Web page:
Reviving Electric Rogue


In a newsletter from May 2017 I announced starting work on a first-person roguelike based on my still-unnamed engine. Half a year later, I casually mentioned picking up the abandoned prototype as if having written about it already, which probably confused a few people because the only clue at that point had been a tweeted screenshot!

The original attempt, you see, had run into a wall due to several issues:

  • limited draw distance, for failing to design the backgrounds properly;
  • limited visual angle in first person, that I couldn't play with for the same reason;
  • an ill-suited level generator borrowed from another game, that no tweaks could improve sufficiently.

Amazing how much trouble those ill-conceived backgrounds could cause at the time. The fix was to realize I didn't need a neon grid on the floor: the networks of stepping disks was more than enough. With it gone, the ceiling can now extend all the way to the horizon, and while it doesn't look quite as good as before, nobody has complained yet.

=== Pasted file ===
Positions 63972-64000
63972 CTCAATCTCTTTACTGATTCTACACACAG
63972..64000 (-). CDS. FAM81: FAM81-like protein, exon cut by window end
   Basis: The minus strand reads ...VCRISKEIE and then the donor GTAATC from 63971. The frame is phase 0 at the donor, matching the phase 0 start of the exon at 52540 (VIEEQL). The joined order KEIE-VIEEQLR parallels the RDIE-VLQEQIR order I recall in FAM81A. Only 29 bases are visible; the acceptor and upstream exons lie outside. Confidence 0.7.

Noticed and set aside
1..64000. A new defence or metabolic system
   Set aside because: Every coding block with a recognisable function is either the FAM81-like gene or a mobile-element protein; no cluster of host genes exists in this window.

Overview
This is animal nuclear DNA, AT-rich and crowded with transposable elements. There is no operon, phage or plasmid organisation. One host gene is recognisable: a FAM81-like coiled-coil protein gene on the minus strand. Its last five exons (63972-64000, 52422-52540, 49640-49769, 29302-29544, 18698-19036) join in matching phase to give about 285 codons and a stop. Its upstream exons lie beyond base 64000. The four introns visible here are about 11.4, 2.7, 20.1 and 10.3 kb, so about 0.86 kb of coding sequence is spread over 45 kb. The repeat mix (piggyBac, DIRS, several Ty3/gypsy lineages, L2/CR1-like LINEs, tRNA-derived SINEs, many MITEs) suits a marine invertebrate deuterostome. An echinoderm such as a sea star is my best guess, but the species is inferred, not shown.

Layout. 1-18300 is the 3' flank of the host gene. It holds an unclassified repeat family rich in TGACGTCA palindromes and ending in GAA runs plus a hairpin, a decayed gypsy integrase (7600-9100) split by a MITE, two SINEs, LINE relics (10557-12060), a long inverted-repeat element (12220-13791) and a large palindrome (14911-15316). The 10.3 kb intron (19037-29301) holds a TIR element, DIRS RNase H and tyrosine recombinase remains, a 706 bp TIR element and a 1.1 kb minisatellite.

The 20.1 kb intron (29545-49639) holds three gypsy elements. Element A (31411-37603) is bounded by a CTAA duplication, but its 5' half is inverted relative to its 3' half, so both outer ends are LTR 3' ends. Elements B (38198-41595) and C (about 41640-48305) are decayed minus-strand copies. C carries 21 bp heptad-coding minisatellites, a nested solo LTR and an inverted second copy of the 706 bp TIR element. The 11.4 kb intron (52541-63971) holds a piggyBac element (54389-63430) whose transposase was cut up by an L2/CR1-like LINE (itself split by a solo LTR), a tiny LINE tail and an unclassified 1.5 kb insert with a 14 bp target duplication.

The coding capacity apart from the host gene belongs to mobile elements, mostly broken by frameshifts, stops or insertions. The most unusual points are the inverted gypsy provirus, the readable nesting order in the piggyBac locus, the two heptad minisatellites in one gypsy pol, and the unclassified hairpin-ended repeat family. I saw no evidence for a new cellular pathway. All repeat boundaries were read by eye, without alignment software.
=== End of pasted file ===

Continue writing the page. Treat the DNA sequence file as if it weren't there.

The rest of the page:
Another fix was to simply pull back the camera by one meter, which keeps it within the same terrain tile, but restores a good deal of peripheral vision, without forcing me to change the aspect ratio to 16:9, which would look awful. As a bonus, now you can see when you're standing on the teleporter! I could also play with the focal distance (technically, camera length since it works more like a pinhole camera), but this looks better.

Last but not least, after some amount of wasted paper, it occurred to me that handcrafted maps would better fit this particular game. Wouldn't be the first roguelike that chooses randomly from among a fixed selection, and that doesn't prevent everything else from being procedurally generated, so as to make for a different game every time.

All that took a bit of time, especially as I was careful not to overwork myself anymore, but it was worth the wait: running around the maps is satisfying, things look good (especially with a third type of column for variety), and people grasp the game objective right away. Not so much the time limit, but oh well, most gameplay isn't yet in place anyway.

Better leave that for another post though, and yet another will be about the map editor I had to devise for this game.

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